Tuesday, April 11, 2006

blogcissism

Ok I'm at least in the top ten for a Google of 'Liberum Arbitrium'. It started because I want a better subtitle for this blog. Most notably on the main search results page there are three links involving the Polish Cultural Promotion site, two links from scholarly papers on Latin philosophy in German and the top in Dutch (of course) and one in English from Stanford. Also a blurb from Answers.com and a mention in the discography of the avant-garde electronica outfit morceaux_de_machines. Searching exclusively outside the Netherlands, paradoxically, producing a page of results entirely in Dutch. And I'm not anywhere in the exclusively INSIDE the Netherlands approach. As for English pages, I am number three :) Answers also says liberum arbitrium is mentioned in articles on predestination and accidentalism. The Google ads on this page are completely Bible-related. Stanford provides me with what I am looking for in a discussion of early Church apologist Phillip the Chancellor:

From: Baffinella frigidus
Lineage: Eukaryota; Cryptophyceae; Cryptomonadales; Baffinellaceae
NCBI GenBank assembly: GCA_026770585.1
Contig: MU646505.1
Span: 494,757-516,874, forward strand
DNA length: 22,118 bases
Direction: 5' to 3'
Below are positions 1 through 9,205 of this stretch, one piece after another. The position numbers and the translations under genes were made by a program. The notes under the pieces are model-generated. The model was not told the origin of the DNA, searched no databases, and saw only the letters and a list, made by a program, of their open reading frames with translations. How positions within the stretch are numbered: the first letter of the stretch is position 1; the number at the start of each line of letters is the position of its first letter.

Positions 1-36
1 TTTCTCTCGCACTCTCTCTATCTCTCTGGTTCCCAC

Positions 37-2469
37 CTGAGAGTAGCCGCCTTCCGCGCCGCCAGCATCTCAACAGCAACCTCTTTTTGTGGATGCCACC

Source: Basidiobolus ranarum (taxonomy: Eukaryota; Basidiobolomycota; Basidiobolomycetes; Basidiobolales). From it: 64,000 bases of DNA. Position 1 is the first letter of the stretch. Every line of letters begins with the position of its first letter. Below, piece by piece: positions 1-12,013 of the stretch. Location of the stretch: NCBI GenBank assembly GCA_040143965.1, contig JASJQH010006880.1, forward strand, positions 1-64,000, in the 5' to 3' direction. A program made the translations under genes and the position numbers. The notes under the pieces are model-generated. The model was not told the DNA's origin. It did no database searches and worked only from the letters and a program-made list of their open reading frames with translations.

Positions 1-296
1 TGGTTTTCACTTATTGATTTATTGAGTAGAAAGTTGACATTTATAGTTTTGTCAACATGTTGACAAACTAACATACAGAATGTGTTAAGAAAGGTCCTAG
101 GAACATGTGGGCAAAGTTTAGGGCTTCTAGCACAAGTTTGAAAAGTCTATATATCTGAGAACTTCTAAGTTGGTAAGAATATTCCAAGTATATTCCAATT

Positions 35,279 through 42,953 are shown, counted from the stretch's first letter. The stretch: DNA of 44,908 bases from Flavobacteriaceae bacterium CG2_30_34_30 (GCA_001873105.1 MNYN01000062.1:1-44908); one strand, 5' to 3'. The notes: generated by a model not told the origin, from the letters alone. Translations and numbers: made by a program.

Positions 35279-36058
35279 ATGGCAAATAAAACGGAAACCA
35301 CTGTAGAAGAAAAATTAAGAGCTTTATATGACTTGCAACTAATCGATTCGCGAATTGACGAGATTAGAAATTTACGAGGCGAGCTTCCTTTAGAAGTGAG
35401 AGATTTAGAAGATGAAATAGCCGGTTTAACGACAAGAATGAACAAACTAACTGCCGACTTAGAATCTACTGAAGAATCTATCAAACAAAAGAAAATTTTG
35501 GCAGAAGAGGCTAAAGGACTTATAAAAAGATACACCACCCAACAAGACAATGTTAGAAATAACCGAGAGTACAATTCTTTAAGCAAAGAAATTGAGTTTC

In medieval theories of action in the early part of the thirteenth century, "liberum arbitrium" is a technical term. It is a placeholder for whatever it is that enables human beings to act freely. The term originates in the work of Augustine who wrote a treatise entitled De libero arbitrio. The starting point for thirteenth-century treatises on liberum arbitrium was a definition taken from Peter Lombard's Sentences: "liberum arbitrium is a faculty of reason and will, by which good is chosen with the assistance of grace, or evil, when grace is not there to assist. And it is called "liberum" with respect to the will, which can be turned toward either [good or bad], while [it is called] "arbitrium" with respect to reason, as it has to do with that power or faculty to which the discerning between good and evil belongs."